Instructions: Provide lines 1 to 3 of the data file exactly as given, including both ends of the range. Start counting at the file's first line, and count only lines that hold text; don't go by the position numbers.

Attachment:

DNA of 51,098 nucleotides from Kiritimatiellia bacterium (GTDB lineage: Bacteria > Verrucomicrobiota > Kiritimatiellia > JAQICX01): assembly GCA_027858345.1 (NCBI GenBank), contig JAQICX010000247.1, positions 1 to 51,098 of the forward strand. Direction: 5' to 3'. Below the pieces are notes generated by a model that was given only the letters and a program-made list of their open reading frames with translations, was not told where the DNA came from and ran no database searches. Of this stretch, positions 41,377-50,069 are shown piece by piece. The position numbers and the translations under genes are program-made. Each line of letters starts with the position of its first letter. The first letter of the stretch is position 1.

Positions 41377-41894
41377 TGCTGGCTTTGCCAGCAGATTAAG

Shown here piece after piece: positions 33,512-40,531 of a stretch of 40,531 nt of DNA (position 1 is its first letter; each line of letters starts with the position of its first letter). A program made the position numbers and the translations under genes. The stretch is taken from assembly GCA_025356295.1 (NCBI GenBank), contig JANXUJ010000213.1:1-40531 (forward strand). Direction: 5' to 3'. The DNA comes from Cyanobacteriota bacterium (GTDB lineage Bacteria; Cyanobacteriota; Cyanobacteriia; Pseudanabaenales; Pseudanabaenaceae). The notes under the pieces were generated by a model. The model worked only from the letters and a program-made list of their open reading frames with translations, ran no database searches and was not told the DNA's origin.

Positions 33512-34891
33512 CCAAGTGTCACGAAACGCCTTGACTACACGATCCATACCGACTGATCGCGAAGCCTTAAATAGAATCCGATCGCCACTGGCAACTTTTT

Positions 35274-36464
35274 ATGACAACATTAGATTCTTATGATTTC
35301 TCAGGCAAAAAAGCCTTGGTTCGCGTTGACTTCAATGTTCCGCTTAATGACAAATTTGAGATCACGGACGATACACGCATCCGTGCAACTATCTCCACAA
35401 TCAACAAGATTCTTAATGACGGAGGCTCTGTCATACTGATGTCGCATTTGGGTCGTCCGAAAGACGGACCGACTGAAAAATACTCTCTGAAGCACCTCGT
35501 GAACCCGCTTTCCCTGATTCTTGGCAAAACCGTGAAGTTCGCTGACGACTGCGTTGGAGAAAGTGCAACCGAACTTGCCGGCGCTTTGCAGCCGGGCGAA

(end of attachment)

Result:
DNA of 51,098 nucleotides from Kiritimatiellia bacterium (GTDB lineage: Bacteria > Verrucomicrobiota > Kiritimatiellia > JAQICX01): assembly GCA_027858345.1 (NCBI GenBank), contig JAQICX010000247.1, positions 1 to 51,098 of the forward strand. Direction: 5' to 3'. Below the pieces are notes generated by a model that was given only the letters and a program-made list of their open reading frames with translations, was not told where the DNA came from and ran no database searches. Of this stretch, positions 41,377-50,069 are shown piece by piece. The position numbers and the translations under genes are program-made. Each line of letters starts with the position of its first letter. The first letter of the stretch is position 1.

Positions 41377-41894
41377 TGCTGGCTTTGCCAGCAGATTAAG